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The master’s barriers, 106 anti-voting laws proposed

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‘The master’s tools will never dismantle the master’s house,’ - Audre Lorde

Lorde, Audre. “The Master’s Tools Will Never Dismantle the Master’s House” 1984. Sister Outsider: Essays and Speeches. Ed. Berkeley, CA: Crossing Press. 110- 114. 2007. Print.

People like to use Lorde’s quote to explain why voting is useless. 

The tools Lorde were discussing weren’t voting, books, university, or even conferences. What Lorde is discussing is a mindset. She is asking what is behind your theory or personal manifesto? 

All people have arms. Lorde is not saying to cut off your arms, but to use them in a better way. 

Voting, policy, academia are our arms.

“[H]ow do you deal with the fact that the women who clean your houses and tend your children while you attend conferences on feminist theory are, for the most part, poor women and women of Color? What is the theory behind racist feminism?” —Lorde

The same questions are being asked today, because people purposely misconstrued Lorde’s words, people with power. They interpreted Lorde’s words for the colonized, minoritized, marginalized, and abbreviated as “Just don’t show up.” That is not what she said. 

Oppressors often try to normalize their sadistic behaviors and their desires for you by helping to “translate” people who are trying to subvert the system. 

For instance, the purposeful misinterpretation of Sartre’s existential play, “No Exit,” is that the theme is that hell is other people, but it is the “other” that should be emphasized. In “other,” he discussed a power dynamic where you are objectified as an “other” by other people. Those other people aren’t just other people. They are specific people with the power to control and create a narrative wherein, in the end, you will even judge yourself. The other is not everyone, just as the other is not god.

That is not what Sartre was saying. That interpretation that the “other” is “everyone” is Hobbes’ idea of “the war of all against all” which justifies authoritarianism.

Sartre as an existentialist, wasn’t saying that. Lorde as a person marginalized by the very same group of people misconstruing her words today did NOT saying to check out of society, regardless of how many times accelerationists try to use her words to that end. 

 Aimé Césaire in “A Tempest” had the rebel speak this final line to his oppressor: 

Prospero, you are the master of illusion/
Lying is your trademark.”

When a person tells their community not to vote and then mocks those in the community who are involved in the political system, then proceeds to beg the rich for money to fund their “revolutionary” projects through Patreon, VENMO, etc. I can’t help but suspect this is a person who is wildly ignorant of politics, behaviorism, psychology, history, philosophy, and how the world works genuinely or even worse —they know exactly what they are doing.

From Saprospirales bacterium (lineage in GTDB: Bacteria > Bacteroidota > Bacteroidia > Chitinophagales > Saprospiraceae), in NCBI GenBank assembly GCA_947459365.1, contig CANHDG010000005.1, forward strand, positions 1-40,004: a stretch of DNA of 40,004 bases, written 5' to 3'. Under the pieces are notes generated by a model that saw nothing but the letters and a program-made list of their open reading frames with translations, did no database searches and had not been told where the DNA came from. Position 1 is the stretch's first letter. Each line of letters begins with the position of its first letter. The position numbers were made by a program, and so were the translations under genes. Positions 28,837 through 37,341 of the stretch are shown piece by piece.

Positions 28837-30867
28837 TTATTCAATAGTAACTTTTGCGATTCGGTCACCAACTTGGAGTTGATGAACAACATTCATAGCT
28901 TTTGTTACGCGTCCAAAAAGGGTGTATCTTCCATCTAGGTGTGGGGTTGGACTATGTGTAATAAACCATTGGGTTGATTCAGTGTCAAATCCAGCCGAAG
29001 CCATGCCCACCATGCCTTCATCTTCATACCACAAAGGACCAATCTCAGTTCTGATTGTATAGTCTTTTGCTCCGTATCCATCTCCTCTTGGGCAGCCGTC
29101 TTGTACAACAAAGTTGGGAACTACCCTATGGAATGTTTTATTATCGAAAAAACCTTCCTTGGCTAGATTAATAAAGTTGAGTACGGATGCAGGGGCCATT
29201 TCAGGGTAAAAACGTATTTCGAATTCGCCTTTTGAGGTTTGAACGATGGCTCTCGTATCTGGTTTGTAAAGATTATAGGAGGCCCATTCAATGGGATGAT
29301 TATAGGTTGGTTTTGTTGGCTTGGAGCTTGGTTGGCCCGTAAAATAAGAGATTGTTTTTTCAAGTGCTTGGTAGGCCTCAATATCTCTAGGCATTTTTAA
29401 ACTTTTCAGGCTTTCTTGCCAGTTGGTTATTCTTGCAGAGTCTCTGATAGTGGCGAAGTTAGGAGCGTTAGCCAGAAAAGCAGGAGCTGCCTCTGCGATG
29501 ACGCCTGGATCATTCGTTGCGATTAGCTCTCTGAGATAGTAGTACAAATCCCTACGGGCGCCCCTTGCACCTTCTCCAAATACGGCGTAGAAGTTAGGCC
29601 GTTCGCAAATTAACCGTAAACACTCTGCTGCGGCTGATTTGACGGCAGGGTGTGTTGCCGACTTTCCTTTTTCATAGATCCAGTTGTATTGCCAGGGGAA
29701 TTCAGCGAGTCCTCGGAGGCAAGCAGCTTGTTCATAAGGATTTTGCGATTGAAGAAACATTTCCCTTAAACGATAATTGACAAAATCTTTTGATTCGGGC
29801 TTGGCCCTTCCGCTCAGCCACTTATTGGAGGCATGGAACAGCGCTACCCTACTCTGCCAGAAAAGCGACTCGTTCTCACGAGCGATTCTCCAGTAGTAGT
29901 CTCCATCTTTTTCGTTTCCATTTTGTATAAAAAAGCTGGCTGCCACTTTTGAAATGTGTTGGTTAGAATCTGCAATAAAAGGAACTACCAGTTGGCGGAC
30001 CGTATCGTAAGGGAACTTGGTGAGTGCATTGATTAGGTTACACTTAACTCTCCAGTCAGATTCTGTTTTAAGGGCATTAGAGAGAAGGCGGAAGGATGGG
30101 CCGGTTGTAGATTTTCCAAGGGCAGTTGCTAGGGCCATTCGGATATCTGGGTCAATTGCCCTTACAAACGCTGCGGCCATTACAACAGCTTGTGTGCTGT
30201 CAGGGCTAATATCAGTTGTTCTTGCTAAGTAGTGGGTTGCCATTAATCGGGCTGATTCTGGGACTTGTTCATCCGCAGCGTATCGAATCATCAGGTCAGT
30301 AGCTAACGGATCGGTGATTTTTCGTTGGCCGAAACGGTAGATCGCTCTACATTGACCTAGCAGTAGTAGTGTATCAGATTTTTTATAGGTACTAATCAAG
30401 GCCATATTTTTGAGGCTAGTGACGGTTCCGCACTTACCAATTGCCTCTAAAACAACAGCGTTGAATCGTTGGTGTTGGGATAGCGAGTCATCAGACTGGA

In Georgia, Republican State Representative Barry Fleming has authored an anti-voting bill, HB 531. HB 531 would limit early voting, requires people to mail in a copy of their ID with absentee ballots, ends Sunday voting, a day when in Georgia, African Americans do “Souls to the Polls” voting actions, and limit locations and times of dropbox voting. 

Texas is also tightening up anti-voting laws with a focus on VOTER ID requirements. Republican State Representative Jacey Jetton told AP that he hopes to pass new regulations for verification of voters’ identity for mail-in voting to ensure “elections are accurate and that people feel it is conducted in such a way they are getting a fair, accurate election result.”

In a backlash to historic voter turnout in the 2020 general election, and grounded in a rash of baseless and racist allegations of voter fraud and election irregularities, legislators have introduced three times the number of bills to restrict voting access as compared to this time last year. Twenty-eight states have introduced, prefiled, or carried over 106 restrictive bills this year (as compared to 35 such bills in fifteen states on February 3, 2020).

Brennan Center

Every single anti-government plan that eschews voting seems to involve begging for money from the exploiters and benefactors of the system the person or group claims is broken. I haven’t seen one dismantle the U.S. plan that didn’t include rich people in the U.S. (or some other imperialist country) donating money.

And I have asked, and I have watched. And I also have yet to see any wealthy person ore Republican sponsor a bill to stop “revolutionaries” from begging for money. Seems like they would put an halt to that that if it worked in dismantling things.

I don’t find regularly begging for my life in quarterly intervals revolutionary. 

I am very sure that this is definitely not what Lorde meant by “master's tools will never dismantle the master’s house.”

In the 60s Black people wasted a lot of our substance fighting each other.  We cannot afford to do that in the 80s, when Washington, D.C. has the highest infant mortality rate of any U.S. city, 60 percent of the Black community under twenty is unemployed and more are becoming  unemployable, lynchings are on the increase, and less than half the registered Black voters voted in the last election.

a quote from Audre Lorde address in february 1982, “Learning from the 60s” as part of the celebration of the Malcolm X weekend at Harvard University


Teka Lo, Public Intellectuals

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